Hunter at the Crikey sports desk writes:

Even before the euphoria of the
Socceroos qualifying for the second round of the World Cup subsides, the
refereeing of Australia’s game against Croatia
will come under intense scrutiny.

At least this time the Australians
were able to control their sense of injustice at game’s end, but that probably
had more to do with the fact that the result, despite the errors, didn’t go
against them.

English referee Graham Poll might not have been as
consistently wrong as Markus Merk was in the Brazil game, but he made up for it
in the size of his errors. The first blunder came when Mark Viduka was virtually
wrestled to the ground in the box – no whistle, no spot kick. “Simunic’s manhandling (of
Viduka) bore more resemblance to the sort of thing that goes on in the goal
square at the MCG or on a rugby field, but English referee Graham Poll
astonishingly waved play on,” writes
Michael Lynch in The Age this morning.

Croatia were physical, Australia desperate,
and the Socceroos drove on in search of the goal that would tip qualification
their way. Kewell tried a speculative long shot, a Jason Culina effort was
deflected after he was set up by Tim Cahill, and then Viduka and Kewell worked
an opening but could not get a shot away. Croatia were, however, dangerous on
the break, and Vince Grella was forced to defend well in a covering tackle
Goalkeeper Stipe Pletikos then kept out a Cahill header before pulling off
another save from a Kewell shot after Cahill and the Liverpool man had carved
out space with a one-two.

It seemed as if the goal just would not come after Viduka was thwarted by a
Stjepan Tomas tackle and another Culina shot sailed over. But in the 37th
minute Australian salvation was offered by Poll when he pointed to the spot
after Tomas handled a cross from the right.

Veteran Craig Moore, the man replaced as skipper by Viduka, replaced the
striker as penalty taker and slammed home a deserved leveller.

But the Croatians came out with more adventure in the second half,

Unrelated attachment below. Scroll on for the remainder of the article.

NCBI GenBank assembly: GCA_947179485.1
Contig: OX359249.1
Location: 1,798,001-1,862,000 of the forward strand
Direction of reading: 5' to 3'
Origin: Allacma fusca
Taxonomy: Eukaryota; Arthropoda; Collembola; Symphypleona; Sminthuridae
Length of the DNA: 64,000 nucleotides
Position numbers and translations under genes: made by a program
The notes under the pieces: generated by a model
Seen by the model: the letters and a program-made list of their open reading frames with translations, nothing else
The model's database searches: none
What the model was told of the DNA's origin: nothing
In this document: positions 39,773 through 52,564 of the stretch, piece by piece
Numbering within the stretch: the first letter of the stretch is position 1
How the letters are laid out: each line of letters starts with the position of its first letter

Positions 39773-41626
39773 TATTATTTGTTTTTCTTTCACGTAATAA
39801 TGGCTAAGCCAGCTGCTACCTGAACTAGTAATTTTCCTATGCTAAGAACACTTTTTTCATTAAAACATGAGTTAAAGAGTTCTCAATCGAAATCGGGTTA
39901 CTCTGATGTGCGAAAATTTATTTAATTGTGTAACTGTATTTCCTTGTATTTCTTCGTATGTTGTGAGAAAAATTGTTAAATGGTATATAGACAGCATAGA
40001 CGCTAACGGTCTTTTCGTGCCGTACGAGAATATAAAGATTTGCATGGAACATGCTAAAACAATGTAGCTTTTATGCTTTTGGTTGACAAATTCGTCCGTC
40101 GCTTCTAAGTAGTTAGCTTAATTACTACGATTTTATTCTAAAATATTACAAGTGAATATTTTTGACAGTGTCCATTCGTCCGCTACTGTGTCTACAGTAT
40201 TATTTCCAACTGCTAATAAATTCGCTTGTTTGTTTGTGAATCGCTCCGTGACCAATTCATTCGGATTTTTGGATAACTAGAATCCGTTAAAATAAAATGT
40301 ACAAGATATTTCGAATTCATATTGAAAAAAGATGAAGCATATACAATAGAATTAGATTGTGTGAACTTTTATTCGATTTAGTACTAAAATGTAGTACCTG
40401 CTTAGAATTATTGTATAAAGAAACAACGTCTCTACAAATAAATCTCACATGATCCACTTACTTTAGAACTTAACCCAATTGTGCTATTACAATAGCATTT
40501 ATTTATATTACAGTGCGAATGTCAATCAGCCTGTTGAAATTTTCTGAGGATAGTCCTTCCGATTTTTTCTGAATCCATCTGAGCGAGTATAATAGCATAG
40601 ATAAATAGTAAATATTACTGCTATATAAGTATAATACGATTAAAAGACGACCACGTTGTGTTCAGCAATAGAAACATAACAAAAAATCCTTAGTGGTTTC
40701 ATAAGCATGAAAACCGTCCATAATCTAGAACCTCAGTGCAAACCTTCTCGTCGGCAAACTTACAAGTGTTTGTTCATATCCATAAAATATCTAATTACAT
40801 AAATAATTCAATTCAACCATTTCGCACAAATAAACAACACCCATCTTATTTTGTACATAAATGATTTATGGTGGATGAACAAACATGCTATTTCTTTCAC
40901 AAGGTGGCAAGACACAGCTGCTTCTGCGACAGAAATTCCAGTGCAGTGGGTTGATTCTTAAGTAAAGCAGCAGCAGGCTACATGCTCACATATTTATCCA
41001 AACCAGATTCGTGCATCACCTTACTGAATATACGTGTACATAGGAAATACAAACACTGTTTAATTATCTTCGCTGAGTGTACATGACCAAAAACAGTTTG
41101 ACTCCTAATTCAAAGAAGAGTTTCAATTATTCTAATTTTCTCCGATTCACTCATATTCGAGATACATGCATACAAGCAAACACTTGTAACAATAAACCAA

playmaker Niko Kranjcar shooting over the bar in the 49th minute and Niko Kovac
heading over four minutes later. Kovac’s luck turned for the better, and
Australia’s for the worse, four minutes later when Kalac made his catastrophic

Australia came closest to levelling in the 71st minute when a Pletikosa
fell on the ball in a goal mouth scramble as the Australians claimed it had
crossed the line.

Later, a Croatian hand reached above
a group of players in front of the Australia goal and helped the ball out of play. Replays showed another
penalty should have been awarded to Australia, raising the questions, how did the ref miss it, and why aren’t
video replays used in a sport where the stakes, especially at the World Cup,
are so high? It was not arguable – Australia had been robbed by a glaring error.

And finally, Josip Simunic, the Canberra
born Croatian defender, was given three – THREE – yellow cards before Poll
deigned to show him the red. Surely this is a blunder that cannot escape some
sort of response from FIFA. Put simply, the governing body cannot afford to
have a later game – a quarter final, a semi, or the final – decided by such a
basic error. The outrage could endanger lives.

Meanwhile, it appears Merk’s wayward
decision-making in the Australian game was not an aberration. He presided over
the Ghana vs USA match overnight and again left fans and players bemused,
confused, and angry.

“… If the German dentist (Merk) took
the same approach to his first trade as he does to his refereeing, then his
hometown would be teeming with gummy youths who had their teeth wrenched out
during dinner for getting food on them”, wrote
blogger Paul Doyle for The Guardian.